EDINBURGH | GLASGOW | ABERDEEN | INVERNESS | DUNDEE | PERTH

Five Telegrams

at Usher Hall

* * * * *

The immensely talented 59 Productions and Anna Meredith combine to create a spectacular yet reflective opening to this year’s Edinburgh International Festival.

Image of Five Telegrams

A cacophony of noise and colour explodes onto Festival Square to officially open this year’s Edinburgh International Festival. The Festival have once more collaborated with the immensely talented 59 Productions team to produce a 25-minute show which turns the already iconic Usher Hall into something from a Hollywood blockbuster.

This year’s theme commemorates the centenary of World War One with a show inspired by the telegrams sent by soldiers and themes drawn from their communications. The first of the Five Telegrams to light up the Usher Hall is ‘Spin’; acutely appropriate even today with the frequently used phrase ‘fake news’. An explosion of colour and patterns mesmerises the packed crowd before being followed by a much more sombre affair with ‘Field Postcard’ which needs little explanation, the colours becoming darker, and symbolic of the bloodshed on the battlefields.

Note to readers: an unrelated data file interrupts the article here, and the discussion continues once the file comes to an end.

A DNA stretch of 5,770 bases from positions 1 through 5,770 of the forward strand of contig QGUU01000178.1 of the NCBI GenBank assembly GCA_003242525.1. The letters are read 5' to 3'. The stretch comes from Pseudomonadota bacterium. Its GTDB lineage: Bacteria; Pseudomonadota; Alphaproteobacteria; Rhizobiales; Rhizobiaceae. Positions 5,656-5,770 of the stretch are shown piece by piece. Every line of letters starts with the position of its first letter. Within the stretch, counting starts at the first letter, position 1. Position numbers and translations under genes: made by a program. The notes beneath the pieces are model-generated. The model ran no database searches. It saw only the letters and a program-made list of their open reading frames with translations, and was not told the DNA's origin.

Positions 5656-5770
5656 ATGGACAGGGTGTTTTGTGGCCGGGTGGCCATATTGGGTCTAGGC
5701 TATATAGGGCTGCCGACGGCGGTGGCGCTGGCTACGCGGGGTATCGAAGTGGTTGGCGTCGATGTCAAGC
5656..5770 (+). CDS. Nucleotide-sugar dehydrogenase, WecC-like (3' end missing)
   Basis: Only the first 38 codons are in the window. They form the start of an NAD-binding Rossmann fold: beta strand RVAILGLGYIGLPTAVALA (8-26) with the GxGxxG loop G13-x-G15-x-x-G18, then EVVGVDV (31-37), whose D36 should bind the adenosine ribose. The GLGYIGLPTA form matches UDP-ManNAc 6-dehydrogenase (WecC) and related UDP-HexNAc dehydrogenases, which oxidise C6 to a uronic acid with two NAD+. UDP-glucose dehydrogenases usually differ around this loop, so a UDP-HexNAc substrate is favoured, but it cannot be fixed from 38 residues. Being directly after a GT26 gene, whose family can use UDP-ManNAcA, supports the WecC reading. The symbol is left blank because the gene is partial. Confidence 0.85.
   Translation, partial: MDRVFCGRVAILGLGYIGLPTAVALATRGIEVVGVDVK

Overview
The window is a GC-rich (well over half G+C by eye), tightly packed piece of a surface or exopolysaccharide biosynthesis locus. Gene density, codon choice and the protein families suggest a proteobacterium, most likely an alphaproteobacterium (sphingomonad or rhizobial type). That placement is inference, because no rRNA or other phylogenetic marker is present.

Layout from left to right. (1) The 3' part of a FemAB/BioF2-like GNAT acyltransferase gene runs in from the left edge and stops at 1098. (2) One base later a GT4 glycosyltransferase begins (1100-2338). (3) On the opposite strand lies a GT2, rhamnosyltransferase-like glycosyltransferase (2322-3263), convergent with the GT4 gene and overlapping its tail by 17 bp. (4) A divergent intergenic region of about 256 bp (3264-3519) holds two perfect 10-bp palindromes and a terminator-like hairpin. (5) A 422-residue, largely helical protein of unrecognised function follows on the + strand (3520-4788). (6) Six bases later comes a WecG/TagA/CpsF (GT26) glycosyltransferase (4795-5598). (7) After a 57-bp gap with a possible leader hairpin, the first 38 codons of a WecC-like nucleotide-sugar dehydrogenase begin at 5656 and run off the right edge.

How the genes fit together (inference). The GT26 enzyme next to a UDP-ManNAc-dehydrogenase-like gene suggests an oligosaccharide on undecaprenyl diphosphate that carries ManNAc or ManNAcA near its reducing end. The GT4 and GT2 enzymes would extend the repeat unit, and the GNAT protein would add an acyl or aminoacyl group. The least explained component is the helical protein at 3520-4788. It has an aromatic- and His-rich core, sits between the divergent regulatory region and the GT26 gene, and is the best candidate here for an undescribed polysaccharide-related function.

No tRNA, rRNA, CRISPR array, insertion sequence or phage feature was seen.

‘Redaction’ brings up ideas of censorship, the original projected images becoming obscured and changed over time and all to the backdrop of an electrifying score by composer, Anna Meredith.

Eyes are locked on the building as inspiration number four spins onto the brickwork – ‘Codes’. The lightshow is building now and not only being projected on to the Usher Hall’s façade but also shining out lighting up the audience underneath.

Finally, as the production reaches its crescendo, it is ‘Armistice’, the moment the fighting ended. It is a sensational production and the EIF organisers really do have a formula, and even a tradition now, for creating stunning openings to their annual festival offering. A triumph.

The crowd on the streets are here to celebrate the opening of the International Festival but there is also a reflective quality to this year’s collaborative project and as people disperse into the night to homes, bars and shows across the city and beyond the thought reverberates, “we will remember them.”

/ @aisling1105


Aisling is the Head of Learning Support at an independent school and is also studying for a Masters in Learning and Teaching in the Performing Arts at the Royal Conservatoire of Scotland. As well as The Wee Review Aisling has also written for Street Soccer Scotland and the Times Educational Supplement and is a dance, theatre and book enthusiast.

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